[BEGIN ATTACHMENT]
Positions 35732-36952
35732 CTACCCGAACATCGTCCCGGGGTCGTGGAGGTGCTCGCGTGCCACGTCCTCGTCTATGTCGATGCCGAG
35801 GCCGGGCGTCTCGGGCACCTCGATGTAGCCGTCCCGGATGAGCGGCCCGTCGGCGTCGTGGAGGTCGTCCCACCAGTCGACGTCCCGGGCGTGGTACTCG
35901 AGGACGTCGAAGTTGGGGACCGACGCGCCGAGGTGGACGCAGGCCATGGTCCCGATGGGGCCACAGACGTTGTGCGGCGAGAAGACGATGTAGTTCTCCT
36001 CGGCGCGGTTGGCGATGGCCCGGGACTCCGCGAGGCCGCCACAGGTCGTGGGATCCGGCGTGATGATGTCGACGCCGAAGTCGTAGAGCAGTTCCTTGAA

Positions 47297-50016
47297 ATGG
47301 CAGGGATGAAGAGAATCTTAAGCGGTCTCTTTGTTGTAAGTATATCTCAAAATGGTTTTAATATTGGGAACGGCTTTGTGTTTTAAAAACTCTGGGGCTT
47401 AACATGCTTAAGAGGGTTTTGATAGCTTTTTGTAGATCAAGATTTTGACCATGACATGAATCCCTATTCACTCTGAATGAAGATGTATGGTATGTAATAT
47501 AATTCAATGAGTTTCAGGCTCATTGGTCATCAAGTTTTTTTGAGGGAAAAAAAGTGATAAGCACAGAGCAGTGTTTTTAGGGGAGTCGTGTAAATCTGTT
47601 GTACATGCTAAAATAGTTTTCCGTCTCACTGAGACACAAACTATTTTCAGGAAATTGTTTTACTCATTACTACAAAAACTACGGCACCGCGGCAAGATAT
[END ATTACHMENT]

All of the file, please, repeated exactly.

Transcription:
Positions 35732-36952
35732 CTACCCGAACATCGTCCCGGGGTCGTGGAGGTGCTCGCGTGCCACGTCCTCGTCTATGTCGATGCCGAG
35801 GCCGGGCGTCTCGGGCACCTCGATGTAGCCGTCCCGGATGAGCGGCCCGTCGGCGTCGTGGAGGTCGTCCCACCAGTCGACGTCCCGGGCGTGGTACTCG
35901 AGGACGTCGAAGTTGGGGACCGACGCGCCGAGGTGGACGCAGGCCATGGTCCCGATGGGGCCACAGACGTTGTGCGGCGAGAAGACGATGTAGTTCTCCT
36001 CGGCGCGGTTGGCGATGGCCCGGGACTCCGCGAGGCCGCCACAGGTCGTGGGATCCGGCGTGATGATGTCGACGCCGAAGTCGTAGAGCAGTTCCTTGAA

Positions 47297-50016
47297 ATGG
47301 CAGGGATGAAGAGAATCTTAAGCGGTCTCTTTGTTGTAAGTATATCTCAAAATGGTTTTAATATTGGGAACGGCTTTGTGTTTTAAAAACTCTGGGGCTT
47401 AACATGCTTAAGAGGGTTTTGATAGCTTTTTGTAGATCAAGATTTTGACCATGACATGAATCCCTATTCACTCTGAATGAAGATGTATGGTATGTAATAT
47501 AATTCAATGAGTTTCAGGCTCATTGGTCATCAAGTTTTTTTGAGGGAAAAAAAGTGATAAGCACAGAGCAGTGTTTTTAGGGGAGTCGTGTAAATCTGTT
47601 GTACATGCTAAAATAGTTTTCCGTCTCACTGAGACACAAACTATTTTCAGGAAATTGTTTTACTCATTACTACAAAAACTACGGCACCGCGGCAAGATAT